Lawyer: Davis' records show agent, recruit compliance
Posted September 21, 2012
Updated September 27, 2012
Chapel Hill, N.C. — Complying with Superior Court Judge Howard Manning's order, former North Carolina head football coach Butch Davis released his 216 area code cellphone records Friday morning.
Davis made no phone calls between March 2009 and November 2010 to sports agent Gary Wilchard, Chris Hawkins or Drew Rosenhaus, Davis' attorney Jon Sasser said. He also had no contact with UNC professor Julius Nyang'oro, who resigned in July 2012.
No calls were made to potential recruits outside of allowed contact periods. Archive: UNC investigations
During the 20-month period, Davis exchanged five phone calls with Jennifer Wiley, his son's tutor who also worked with UNC's Academic Support Program and was found to have provided improper academic assistance to players. In the five phone calls, Davis and Wiley spoke for a combined 20 minutes, according to the records.
According to Sasser, four of the five phone calls pertained to Wiley's work schedule. On the fifth call, Wiley approached Davis "as a father figure" and asked about about a meeting with university officials. According to Sasser, Wiley "was concerned and asked him what the meeting was about, who would be present and if she should bring her father." Davis did not have a response for Wiley at the time and directed her to university officials.
Wiley subsequently hired an attorney and refused to answer questions by the NCAA or UNC at the advice of her lawyer and father, according to Sasser.
"As the NCAA found, and UNC has consistently maintained, Coach Davis did nothing wrong," Davis' lawyer Jon Sasser said in a statement. "These phone records should, once and for all, confirm that fact."
Davis also placed numerous phone calls to Director of Athletics Dick Baddour, as well as to assistant coaches Everett Withers, John Blake, John Shoop and others.
On the day Blake was fired, Davis spoke with Baddour four times and other UNC football administrative personnel nine times. Davis' last phone contact with Blake was on Aug. 30, 2010, five days before the assistant was let go and four days before their season opener against LSU in Atlanta.
In the 20 months of records, there were dozens of calls to Kevin Elko, a motivational speaker based out of Pittsburgh. Both Sasser and the university have confirmed that Elko is a close friend of Davis and on occasion spoke with the team.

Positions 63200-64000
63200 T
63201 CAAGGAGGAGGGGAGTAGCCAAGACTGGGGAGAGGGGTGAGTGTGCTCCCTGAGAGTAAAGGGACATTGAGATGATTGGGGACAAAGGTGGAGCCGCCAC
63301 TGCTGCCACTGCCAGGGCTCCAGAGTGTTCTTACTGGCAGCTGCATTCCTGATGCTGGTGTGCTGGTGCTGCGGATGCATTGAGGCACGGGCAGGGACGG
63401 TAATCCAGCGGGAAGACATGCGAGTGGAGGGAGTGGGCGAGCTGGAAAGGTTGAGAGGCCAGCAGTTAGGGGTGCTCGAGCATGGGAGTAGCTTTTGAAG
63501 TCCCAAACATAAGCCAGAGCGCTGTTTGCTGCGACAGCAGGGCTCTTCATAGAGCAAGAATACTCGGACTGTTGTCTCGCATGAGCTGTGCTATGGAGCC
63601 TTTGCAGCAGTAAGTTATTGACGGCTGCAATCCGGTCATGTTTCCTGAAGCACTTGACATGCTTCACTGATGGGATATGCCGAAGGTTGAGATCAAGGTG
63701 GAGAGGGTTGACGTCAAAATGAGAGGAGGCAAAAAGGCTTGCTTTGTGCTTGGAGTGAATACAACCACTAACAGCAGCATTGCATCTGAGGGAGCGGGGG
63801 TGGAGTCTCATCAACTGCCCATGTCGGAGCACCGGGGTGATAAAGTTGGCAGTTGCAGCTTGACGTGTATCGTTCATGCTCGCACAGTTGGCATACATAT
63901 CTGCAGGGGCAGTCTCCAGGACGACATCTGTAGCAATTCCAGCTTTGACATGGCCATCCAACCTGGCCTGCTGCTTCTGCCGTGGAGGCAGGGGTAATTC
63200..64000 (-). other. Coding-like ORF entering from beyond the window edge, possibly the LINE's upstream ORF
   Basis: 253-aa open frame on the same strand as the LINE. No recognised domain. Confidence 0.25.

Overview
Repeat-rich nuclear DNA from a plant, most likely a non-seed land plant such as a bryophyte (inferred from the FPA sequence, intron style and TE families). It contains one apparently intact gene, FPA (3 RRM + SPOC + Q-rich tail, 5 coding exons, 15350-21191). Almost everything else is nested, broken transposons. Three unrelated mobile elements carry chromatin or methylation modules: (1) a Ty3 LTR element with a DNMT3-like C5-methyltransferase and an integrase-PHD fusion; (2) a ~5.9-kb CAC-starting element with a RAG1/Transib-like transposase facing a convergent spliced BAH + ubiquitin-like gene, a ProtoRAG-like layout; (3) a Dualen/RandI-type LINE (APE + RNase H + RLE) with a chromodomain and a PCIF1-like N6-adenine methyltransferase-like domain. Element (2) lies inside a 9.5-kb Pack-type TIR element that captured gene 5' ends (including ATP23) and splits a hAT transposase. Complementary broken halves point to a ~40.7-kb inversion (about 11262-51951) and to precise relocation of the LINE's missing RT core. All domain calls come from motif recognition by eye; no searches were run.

In his August ruling, Manning said "university officials and coaches may not use their personal cellphones to 'dodge' or evade the North Carolina Public Records Law."
WRAL News and other media outlets requested Davis' records after learning through previously requested phone records that John Blake, a former assistant at UNC, had repeated contact with Wilchard over a multiyear period.
Friday, 136 pages of Davis' phone records were released with personal calls redacted.
Davis was fired by the university in August 2011 after more than a year of investigation and allegations of both football and academic improprieties within the program. He received a $2.7 million buyout from the university and has since been hired as a special adviser with the Tampa Bay Buccaneers.
A week before his firing, Davis said that he would willingly release a redacted version of the records. After his firing, the release of the records became the subject of debate, and the records were eventually subpoenaed in October. Davis’ attorney filed a motion to quash the subpoena the following week.
In July, Davis filed a protective order for the records and sought to have the lawsuit dismissed on the grounds that they were no longer relevant and that the release of them violates Family Educational Rights and Privacy Act.
An NCAA investigation into the football program found nine major violations related to academic misconduct, agent interactions and improper benefits. Davis’ name was not mentioned in the final report and he was never found to have any knowledge of the improprieties.
The school received a one-year postseason ban, three years of probation, a reduction of 15 scholarships over three years, a $50,000 fine and was forced to vacate all 16 wins that spanned the 2008 and 2009 seasons.